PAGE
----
Several studies have shown the potential for negative synergistic effects of alcohol and sleepiness on driving, which is supported by studies of accident data. We have previously showed that sleep restricted young drivers had impaired driving simulator performance during the early morning (approx 0100h), translating to effects on speed deviation, steering deviation and number of crashes following low-dose alcohol, without significant changes in perception of sleepiness and driving performance. The present study investigated the effects of combining sleep restriction and alcohol (at two low doses, both resulting in legal BACs) on simulated driving performance during the mid-afternoon (approximately 1400h). The study used a repeated measures design with four experimental conditions. Normal sleep with no alcohol (CONTROL), sleep restriction (SR) alone and SR plus two low-dose BACs (SR + A1 ∼0.025 and SR + A2 ∼0.035g/dL). 21 healthy male volunteers, aged 22.3y (±3.7), free of medication and with normal BMI: 25.2 (±6.8) performed a 70-minute driving simulation task with measurements taken for steering deviation, braking reaction time and collisions. BACs were 0.0g/dL during CONTROL and SR conditions. Prior to the driving task during SR + A1 and SR + A2 conditions mean BAC was 0.025g/dL (±0.002) and 0.034g/dL (±0.002) respectively. After the drive, corresponding BACs were 0.013g/dL (±0.002) and 0.023 ± 0.001g/dL. Preliminary analyses of driving performance parameters suggest that steering deviation increased significantly, both over time (p < 0.01), and between conditions (p < 0.01), with no interactive effects. The highest deviations were observed during the SR + A2 condition. After preliminary analysis, braking reaction times in the alcohol conditions were delayed compared to control (p < 0.05). Collision data requires further analysis but it was evident that 43% of subjects had an off road crash and these occurred with increasing frequency when sleep restriction was combined with alcohol. These data suggest that the combination of sleep restriction and lowdose alcohol has a delayed, negative dose-dependent effect on simulated driving performance. Even at these low levels of alcohol intoxication – which would be free of legal implications, there is a measurable effect on steering, reaction time and accident likelihood. In addition, these effects appear to be exaggerated with time on task.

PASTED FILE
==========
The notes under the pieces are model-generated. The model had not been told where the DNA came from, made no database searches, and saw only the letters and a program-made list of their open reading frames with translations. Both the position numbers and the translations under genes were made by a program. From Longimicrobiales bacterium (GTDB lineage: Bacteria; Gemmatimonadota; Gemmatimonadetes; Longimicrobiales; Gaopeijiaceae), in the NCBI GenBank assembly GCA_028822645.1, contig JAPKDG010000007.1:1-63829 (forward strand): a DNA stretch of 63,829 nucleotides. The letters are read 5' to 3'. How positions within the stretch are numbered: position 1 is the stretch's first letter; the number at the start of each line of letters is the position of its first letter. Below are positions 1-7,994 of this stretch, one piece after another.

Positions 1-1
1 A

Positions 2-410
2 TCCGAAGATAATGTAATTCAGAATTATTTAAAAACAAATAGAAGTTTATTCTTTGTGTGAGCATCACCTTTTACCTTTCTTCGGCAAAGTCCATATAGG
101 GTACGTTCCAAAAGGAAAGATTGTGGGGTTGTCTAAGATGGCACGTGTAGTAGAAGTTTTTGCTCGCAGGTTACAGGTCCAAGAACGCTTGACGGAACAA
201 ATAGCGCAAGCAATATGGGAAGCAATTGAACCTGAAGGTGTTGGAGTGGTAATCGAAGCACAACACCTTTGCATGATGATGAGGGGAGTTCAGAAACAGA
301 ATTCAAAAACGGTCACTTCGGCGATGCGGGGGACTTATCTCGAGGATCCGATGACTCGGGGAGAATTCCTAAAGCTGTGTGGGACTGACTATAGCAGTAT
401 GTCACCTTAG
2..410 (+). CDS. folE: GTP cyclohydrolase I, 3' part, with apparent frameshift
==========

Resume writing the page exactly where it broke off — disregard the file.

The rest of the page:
|Number of pages||1|
|Journal||Sleep and Biological Rhythms|
|Issue number||Suppl 1|
|Publication status||Published - Oct 2006|
|Event||19th Annual Scientific Meeting of the Australasian Sleep Association and the Australasian Sleep Technologists Association - |
Duration: 5 Oct 2006 → …